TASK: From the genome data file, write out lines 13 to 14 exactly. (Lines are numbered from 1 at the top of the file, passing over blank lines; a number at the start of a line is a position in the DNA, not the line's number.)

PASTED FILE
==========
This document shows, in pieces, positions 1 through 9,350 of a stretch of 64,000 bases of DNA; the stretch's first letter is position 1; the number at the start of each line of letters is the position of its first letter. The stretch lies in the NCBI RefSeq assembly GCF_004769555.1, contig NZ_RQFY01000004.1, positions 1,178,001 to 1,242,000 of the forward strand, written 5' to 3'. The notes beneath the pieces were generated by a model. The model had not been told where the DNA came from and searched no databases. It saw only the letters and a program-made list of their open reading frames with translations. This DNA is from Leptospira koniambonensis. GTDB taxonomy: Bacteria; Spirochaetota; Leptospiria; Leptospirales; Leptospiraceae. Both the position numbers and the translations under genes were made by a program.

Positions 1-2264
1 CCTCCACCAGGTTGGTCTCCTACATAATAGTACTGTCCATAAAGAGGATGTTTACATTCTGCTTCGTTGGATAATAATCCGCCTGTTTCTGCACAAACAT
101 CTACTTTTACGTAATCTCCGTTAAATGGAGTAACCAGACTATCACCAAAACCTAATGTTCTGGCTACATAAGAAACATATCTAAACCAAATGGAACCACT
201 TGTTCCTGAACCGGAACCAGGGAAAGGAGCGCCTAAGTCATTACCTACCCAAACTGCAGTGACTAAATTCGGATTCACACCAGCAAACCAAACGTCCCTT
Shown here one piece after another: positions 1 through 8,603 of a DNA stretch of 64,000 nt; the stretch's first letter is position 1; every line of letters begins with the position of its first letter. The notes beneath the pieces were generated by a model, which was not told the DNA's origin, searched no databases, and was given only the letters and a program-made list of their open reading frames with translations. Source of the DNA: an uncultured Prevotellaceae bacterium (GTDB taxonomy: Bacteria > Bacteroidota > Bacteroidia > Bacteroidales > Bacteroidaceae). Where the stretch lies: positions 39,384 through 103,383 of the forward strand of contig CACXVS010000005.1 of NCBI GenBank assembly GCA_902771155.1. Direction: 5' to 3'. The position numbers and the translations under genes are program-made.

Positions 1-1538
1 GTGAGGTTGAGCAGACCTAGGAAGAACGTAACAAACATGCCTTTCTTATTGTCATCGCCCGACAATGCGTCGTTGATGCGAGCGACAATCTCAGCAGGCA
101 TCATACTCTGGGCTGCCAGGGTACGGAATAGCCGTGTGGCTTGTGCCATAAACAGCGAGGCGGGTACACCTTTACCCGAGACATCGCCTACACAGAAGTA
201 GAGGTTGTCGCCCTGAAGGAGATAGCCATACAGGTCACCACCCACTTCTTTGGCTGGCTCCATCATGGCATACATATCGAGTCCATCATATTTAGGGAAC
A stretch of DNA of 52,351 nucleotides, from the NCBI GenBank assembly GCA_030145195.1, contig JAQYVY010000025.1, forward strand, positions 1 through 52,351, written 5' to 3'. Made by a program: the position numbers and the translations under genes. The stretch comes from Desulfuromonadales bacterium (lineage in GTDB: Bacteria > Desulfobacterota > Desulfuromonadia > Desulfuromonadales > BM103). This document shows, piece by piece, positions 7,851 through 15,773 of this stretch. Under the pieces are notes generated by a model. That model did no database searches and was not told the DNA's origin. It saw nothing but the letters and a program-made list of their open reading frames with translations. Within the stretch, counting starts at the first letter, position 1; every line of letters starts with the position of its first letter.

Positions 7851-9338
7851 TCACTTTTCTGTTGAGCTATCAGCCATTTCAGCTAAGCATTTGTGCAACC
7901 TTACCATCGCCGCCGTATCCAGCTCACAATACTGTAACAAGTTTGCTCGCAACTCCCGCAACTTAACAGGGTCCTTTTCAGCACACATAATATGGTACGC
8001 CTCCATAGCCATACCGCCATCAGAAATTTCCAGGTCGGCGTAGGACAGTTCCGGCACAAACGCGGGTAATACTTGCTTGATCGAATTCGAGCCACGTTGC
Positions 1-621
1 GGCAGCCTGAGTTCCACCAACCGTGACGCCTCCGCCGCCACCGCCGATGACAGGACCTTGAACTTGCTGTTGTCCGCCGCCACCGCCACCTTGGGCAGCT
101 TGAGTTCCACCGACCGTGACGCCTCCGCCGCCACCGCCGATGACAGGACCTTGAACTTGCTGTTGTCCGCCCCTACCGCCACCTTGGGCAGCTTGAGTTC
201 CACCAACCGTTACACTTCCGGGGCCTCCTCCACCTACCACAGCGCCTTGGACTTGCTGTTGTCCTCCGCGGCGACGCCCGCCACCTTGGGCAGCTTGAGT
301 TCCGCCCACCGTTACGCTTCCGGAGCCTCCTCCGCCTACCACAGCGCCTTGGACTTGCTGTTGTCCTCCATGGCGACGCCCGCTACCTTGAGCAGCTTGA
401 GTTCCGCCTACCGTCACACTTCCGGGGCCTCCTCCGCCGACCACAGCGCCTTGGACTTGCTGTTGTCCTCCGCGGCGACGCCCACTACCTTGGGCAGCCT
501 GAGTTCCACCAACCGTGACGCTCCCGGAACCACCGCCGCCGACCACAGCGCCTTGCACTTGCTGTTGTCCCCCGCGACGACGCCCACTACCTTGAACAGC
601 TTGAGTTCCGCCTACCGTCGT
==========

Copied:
7851 TCACTTTTCTGTTGAGCTATCAGCCATTTCAGCTAAGCATTTGTGCAACC
7901 TTACCATCGCCGCCGTATCCAGCTCACAATACTGTAACAAGTTTGCTCGCAACTCCCGCAACTTAACAGGGTCCTTTTCAGCACACATAATATGGTACGC